The Economic Value of Cyclonic Storm-Surge Risks: A Hedonic Case Study of Residential Property in Exmouth, Western Australia
Recent major coastal disasters in the Asia-Pacific region have resulted in a massive loss of life and high societal costs. Unbridled development, growing coastal populations and injudicious land planning amplifies the predicted disaster risk due to climate change and extreme weather events. As it typifies expanding coastal development in areas prone to extreme weather events, the town of Exmouth (NW Australia) was used to investigate economic strategies for coastal risk mitigation. Recent marina development, with a loss of disaster mitigating ecosystem functions, has increased risk to previously unaffected areas. The extent to which risk perceptions of cyclonic storm-surge inundation and flooding influenced the price buyers paid for residential property in Exmouth over the period 1988–2013 was examined using a Hedonic Price Model. The analysis indicated that prices did not reflect the real societal cost of risk. Due to the absence of a monetary signal, such as higher insurance premiums, buyers tended to be risk insensitive and give greater weight to coastal amenity. To internalize these costs, a mandatory private insurance scheme for high-risk properties, penalties for local councils undertaking unsustainable developments, and a hybrid economic instrument aimed at correcting the market failure in coastal land, is proposed.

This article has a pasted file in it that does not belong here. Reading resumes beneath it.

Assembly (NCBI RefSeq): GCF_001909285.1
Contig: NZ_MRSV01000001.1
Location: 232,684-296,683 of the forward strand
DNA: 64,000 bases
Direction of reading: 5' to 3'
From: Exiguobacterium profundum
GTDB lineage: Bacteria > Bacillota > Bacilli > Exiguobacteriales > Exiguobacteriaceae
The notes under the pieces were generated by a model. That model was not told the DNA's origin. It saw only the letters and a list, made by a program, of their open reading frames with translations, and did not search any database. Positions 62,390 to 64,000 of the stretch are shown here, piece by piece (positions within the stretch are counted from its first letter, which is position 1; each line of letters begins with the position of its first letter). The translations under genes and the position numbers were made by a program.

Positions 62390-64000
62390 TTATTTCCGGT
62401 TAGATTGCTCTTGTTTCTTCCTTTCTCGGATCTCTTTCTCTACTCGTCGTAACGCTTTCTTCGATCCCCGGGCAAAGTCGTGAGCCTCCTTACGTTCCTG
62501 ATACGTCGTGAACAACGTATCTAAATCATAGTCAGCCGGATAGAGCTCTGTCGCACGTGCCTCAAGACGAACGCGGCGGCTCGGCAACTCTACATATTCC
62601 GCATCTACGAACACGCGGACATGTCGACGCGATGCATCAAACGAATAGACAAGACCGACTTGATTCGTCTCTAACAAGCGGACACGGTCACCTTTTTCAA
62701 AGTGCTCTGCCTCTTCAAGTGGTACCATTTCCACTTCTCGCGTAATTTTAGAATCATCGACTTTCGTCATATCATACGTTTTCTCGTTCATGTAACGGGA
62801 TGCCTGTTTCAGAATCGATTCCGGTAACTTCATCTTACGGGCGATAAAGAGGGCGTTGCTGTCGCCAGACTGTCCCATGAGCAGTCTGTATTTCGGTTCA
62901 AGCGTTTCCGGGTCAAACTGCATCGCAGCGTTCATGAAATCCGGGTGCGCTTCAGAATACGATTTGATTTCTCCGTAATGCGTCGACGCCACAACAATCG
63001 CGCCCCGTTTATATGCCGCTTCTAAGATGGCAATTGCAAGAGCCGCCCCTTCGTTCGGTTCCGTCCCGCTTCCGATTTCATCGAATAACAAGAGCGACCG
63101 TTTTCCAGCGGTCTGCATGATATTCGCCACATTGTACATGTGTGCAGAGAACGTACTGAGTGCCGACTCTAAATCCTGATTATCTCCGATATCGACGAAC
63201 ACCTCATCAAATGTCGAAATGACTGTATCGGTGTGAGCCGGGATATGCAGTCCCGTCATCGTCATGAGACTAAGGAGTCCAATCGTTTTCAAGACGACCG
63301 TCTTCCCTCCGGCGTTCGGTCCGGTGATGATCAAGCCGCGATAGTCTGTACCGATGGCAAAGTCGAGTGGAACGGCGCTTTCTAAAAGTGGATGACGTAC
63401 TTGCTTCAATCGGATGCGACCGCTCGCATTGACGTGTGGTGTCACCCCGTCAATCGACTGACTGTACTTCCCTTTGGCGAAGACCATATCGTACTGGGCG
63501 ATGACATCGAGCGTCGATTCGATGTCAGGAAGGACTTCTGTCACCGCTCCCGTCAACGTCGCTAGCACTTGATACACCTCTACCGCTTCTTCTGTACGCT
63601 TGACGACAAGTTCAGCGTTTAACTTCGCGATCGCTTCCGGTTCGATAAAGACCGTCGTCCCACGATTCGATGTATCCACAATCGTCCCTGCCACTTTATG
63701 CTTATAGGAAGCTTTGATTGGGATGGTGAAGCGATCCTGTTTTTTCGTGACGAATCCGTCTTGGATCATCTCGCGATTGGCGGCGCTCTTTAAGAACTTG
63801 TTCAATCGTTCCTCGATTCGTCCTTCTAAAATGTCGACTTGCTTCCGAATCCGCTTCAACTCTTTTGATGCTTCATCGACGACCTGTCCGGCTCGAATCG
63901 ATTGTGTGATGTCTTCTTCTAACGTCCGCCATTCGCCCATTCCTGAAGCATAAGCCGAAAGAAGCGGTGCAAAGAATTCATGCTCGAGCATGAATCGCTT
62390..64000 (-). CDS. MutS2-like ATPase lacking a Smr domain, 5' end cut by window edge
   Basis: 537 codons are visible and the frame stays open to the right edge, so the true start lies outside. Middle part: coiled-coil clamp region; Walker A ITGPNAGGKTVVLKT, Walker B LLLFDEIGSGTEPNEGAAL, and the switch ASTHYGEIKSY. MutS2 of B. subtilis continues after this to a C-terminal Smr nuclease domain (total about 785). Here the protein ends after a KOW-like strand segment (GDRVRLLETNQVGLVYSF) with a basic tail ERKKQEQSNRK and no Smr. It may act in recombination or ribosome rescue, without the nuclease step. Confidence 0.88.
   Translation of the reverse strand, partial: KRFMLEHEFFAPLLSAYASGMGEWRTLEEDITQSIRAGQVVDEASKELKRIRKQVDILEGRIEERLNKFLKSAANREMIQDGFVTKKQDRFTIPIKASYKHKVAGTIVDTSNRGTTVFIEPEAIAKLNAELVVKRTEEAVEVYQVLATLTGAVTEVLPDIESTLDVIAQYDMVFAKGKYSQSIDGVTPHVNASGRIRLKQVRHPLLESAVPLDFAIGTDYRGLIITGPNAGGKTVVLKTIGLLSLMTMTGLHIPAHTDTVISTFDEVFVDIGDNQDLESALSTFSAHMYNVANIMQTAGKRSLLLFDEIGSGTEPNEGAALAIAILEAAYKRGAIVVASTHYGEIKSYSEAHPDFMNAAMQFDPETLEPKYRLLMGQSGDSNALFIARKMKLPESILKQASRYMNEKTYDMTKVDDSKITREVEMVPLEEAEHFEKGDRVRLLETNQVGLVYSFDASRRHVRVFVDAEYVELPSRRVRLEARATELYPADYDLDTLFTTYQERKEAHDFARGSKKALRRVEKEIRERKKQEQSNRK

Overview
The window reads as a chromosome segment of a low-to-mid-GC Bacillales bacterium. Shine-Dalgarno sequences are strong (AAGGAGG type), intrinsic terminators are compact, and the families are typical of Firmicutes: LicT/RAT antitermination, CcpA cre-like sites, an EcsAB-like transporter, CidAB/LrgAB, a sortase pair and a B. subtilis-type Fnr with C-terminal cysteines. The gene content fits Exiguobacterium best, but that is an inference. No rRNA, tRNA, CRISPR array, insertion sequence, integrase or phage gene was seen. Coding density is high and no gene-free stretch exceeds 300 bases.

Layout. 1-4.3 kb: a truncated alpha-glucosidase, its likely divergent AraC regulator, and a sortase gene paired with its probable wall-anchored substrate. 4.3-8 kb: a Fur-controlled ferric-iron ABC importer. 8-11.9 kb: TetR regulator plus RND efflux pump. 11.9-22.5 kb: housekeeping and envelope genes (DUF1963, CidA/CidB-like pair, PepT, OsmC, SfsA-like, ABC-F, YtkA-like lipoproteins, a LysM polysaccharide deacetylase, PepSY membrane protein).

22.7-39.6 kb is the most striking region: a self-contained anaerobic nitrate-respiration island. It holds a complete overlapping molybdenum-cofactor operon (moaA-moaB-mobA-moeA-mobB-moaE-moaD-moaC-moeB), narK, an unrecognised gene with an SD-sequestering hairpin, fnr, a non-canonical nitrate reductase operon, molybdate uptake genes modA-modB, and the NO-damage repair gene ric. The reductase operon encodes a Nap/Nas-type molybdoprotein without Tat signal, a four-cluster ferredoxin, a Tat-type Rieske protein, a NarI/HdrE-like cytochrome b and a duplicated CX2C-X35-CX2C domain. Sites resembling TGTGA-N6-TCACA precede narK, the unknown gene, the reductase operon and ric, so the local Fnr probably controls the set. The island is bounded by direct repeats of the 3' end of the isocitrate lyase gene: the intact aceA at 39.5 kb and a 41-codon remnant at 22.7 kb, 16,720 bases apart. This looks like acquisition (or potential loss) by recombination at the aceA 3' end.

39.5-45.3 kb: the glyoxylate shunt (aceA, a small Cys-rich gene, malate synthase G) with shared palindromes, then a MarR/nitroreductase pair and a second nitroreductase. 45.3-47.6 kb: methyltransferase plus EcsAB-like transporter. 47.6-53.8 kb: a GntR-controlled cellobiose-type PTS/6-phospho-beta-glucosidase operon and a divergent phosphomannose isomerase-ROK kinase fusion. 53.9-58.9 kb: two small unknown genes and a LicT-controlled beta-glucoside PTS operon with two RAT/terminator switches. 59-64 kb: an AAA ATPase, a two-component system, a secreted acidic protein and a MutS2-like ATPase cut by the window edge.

Key wordsCoastal Disaster Storm-surge Inundation Cyclone Hedonic Price Model
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